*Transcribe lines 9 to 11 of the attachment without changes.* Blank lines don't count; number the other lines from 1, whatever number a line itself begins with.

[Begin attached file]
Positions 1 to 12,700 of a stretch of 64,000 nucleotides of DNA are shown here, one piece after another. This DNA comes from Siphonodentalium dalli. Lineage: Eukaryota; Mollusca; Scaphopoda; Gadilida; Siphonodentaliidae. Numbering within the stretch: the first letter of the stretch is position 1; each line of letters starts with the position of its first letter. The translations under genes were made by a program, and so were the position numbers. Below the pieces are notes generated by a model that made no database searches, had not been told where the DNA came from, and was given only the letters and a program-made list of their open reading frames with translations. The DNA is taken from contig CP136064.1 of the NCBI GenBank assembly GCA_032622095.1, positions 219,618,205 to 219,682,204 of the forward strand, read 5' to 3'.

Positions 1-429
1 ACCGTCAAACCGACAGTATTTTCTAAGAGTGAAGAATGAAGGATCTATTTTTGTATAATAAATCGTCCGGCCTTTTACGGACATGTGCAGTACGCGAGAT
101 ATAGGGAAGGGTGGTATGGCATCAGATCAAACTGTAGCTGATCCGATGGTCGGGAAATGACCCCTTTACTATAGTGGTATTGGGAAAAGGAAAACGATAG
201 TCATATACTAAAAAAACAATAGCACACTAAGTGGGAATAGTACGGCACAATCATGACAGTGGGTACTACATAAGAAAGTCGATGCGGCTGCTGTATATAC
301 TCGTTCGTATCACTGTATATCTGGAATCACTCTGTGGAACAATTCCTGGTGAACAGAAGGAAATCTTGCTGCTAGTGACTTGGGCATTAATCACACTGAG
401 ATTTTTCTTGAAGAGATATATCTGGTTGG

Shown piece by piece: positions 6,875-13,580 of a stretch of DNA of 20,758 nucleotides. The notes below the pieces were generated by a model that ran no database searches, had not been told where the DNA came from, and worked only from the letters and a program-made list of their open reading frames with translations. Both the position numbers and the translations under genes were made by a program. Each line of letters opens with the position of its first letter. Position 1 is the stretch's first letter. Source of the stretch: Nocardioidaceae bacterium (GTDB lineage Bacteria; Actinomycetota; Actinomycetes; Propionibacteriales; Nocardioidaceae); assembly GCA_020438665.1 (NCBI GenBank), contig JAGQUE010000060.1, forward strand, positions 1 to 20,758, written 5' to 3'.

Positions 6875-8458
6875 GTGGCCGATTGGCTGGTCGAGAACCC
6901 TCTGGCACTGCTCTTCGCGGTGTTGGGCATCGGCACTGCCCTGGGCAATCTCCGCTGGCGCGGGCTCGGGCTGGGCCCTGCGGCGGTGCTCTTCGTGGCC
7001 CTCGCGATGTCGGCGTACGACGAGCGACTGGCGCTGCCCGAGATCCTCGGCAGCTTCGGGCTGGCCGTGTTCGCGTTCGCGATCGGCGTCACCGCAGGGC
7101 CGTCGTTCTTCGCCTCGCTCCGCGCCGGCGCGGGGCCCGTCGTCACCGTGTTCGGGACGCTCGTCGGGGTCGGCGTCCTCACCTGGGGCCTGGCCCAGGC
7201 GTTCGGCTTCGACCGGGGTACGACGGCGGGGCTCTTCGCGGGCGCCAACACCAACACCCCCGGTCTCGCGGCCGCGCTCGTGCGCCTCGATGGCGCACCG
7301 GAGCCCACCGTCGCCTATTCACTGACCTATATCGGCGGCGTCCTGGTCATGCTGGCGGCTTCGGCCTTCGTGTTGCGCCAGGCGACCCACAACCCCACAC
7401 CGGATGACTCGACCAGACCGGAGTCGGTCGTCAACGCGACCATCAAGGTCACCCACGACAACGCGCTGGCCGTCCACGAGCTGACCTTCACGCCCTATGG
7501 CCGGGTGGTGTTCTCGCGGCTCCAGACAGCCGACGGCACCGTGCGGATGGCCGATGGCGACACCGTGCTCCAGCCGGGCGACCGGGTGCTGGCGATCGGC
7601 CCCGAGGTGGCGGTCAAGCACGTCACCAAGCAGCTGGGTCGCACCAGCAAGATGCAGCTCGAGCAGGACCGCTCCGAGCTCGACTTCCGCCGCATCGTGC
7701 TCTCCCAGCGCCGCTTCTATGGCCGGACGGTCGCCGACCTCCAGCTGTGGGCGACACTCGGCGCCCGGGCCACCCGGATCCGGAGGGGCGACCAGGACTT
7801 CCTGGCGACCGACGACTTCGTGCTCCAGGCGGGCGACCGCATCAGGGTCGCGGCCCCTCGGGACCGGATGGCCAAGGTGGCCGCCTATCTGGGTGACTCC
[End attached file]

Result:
Positions 6875-8458
6875 GTGGCCGATTGGCTGGTCGAGAACCC
6901 TCTGGCACTGCTCTTCGCGGTGTTGGGCATCGGCACTGCCCTGGGCAATCTCCGCTGGCGCGGGCTCGGGCTGGGCCCTGCGGCGGTGCTCTTCGTGGCC